First of all, Kate arrived safely in Cairo. We spoke with her yesterday and she sounds thrilled and delighted to be there. For those at all interested, she’s posting her exploits here.
Secondly, as August winds down and the talk of the baseball post-season heats up, I thought I’d share some views on my guys, the Mets.
Fortunately, they had a terrific April, which propelled them to the forefront of the NL East. This allowed them to withstand being swept by the Boston Red Sox and other bumps in the road without panic setting in.
The other fortunate thing the Mets have done is let GM Omar Minaya do his thing, which is to bring aboard players who can help with the team’s immediate needs. In the past, previous GMs would bring on players past their prime (Eddie Murray, Mo Vaughn) and overpay, usually by depleting the farm system.
This time, when necessary to go outside the farm for help, he brings to the team guys who can genuinely help now and hopefully later. Roberto Hernandez and Ricky Ledee are starting points but the arrival today of Shawn Green is a solid step forward. (Although I note Green’s arrival heralds Ledee’s departure.) Had Duaner Sanchez not gotten hurt in the taxi accident, Minaya would not have been forced to part with Xavier Nady. If he still had Nady today, the need for Green would have been non-existent. But, since he needed to shore up the bullpen, he got Hernandez who he knew would be a good immediate fit but he also got Oliver Perez, who might finally live up to his potential. His last few starts at AAA Norfolk have certainly shown his talent.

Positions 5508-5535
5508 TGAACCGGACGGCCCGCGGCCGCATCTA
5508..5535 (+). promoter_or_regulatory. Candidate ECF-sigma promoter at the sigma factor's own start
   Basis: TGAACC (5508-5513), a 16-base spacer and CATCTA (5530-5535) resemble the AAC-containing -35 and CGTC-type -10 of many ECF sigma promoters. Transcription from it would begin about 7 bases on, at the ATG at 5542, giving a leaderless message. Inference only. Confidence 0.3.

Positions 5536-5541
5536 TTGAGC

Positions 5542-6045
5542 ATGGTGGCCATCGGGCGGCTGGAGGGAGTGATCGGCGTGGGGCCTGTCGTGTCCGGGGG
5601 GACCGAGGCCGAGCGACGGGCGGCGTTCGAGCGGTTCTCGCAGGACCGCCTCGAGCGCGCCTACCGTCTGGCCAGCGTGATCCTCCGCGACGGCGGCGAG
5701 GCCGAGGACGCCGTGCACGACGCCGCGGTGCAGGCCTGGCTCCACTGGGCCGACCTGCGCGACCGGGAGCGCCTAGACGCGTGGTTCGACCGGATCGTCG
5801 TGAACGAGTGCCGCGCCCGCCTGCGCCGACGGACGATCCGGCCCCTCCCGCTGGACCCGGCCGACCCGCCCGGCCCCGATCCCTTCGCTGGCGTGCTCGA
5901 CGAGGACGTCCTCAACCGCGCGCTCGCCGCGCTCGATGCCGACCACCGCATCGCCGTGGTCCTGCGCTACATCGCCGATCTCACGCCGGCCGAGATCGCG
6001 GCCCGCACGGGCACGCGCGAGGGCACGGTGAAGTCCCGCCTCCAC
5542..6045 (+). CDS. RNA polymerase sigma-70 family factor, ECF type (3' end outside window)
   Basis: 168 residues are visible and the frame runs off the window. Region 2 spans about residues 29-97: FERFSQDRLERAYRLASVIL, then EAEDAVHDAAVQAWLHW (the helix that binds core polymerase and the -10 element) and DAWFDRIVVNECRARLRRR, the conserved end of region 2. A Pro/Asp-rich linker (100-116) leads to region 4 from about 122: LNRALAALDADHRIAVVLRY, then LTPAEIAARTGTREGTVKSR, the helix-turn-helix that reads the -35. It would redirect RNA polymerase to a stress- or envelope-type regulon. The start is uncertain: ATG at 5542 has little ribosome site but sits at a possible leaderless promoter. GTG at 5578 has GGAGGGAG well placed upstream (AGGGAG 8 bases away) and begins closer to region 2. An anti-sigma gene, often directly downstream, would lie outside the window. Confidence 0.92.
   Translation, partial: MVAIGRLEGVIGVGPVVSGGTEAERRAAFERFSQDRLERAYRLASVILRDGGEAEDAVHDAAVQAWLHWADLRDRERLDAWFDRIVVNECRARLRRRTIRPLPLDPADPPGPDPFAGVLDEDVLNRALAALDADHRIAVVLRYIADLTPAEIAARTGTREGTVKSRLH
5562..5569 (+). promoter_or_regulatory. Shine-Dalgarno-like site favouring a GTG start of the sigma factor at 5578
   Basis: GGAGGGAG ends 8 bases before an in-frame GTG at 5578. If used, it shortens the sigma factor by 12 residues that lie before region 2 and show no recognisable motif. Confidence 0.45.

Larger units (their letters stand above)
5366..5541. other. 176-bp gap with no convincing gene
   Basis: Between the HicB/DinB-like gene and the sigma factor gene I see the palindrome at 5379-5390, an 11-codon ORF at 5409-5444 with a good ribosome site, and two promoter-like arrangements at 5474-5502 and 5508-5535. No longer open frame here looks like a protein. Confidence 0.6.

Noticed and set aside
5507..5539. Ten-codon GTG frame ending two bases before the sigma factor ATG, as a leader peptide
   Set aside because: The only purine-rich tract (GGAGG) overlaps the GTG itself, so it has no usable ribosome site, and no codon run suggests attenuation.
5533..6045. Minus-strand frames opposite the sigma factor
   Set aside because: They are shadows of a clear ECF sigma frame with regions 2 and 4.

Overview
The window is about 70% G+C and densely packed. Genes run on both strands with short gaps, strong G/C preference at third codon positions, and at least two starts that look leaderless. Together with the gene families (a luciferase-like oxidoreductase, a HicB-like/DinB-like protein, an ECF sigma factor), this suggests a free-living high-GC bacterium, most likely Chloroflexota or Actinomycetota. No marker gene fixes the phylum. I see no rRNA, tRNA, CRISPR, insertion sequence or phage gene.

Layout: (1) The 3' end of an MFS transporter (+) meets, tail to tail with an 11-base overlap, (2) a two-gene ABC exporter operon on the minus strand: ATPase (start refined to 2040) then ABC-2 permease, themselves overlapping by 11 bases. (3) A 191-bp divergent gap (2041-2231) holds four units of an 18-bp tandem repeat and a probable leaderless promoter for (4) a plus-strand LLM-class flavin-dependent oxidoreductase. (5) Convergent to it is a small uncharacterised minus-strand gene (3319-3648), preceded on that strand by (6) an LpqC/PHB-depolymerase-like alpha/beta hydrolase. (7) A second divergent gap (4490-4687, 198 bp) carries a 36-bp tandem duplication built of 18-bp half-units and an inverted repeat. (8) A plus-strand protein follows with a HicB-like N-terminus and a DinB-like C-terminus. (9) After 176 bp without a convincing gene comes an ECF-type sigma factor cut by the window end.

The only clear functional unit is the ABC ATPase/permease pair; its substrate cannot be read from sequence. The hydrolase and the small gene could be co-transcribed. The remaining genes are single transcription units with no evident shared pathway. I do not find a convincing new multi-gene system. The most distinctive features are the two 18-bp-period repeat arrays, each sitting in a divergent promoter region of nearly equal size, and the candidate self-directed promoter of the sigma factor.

Not giving away the farm, after the debacle that was the Victor Zambrano for Scott Kazmir trade two years ago, has been as smart as signing veterans like Julio Franco. When needed, the Mets were able to bring up Brian Bannister, John Maine, and Alay Soler to fill gaps. Maine has been a revelation, and I look forward to watching him progress.
The commanding lead the Mets had by the All-Star break meant they didn’t have to panic when they got hammered here and there. It meant they didn’t have to make rushed, hasty or ill-conceived deals at the trading deadline. It means they can coast into September, allowing rookies to come up as rosters expand and provide rest for the regulars so they’re ready for the post-season.
Unless they flop worse than Philly did in 1964, the Mets are seeing the post-season. The preview this week, with the Cardinals series, shows it won’t be a cakewalk. Both the Cards and Reds play the Mets hard and presumably the Dodgers who are no pushovers either will represent the NL West.
I still suspect, in a severely weakened NL, the Mets will prevail and make it to the Fall Classic. My prediction: they’ll face Detroit.
While I’d love to see another Subway Series, Detroit seems to be this season’s team of destiny with a balanced mix of rookie and veteran and a rejuvenated skipper in Jim Leyland. Should be a lot of fun.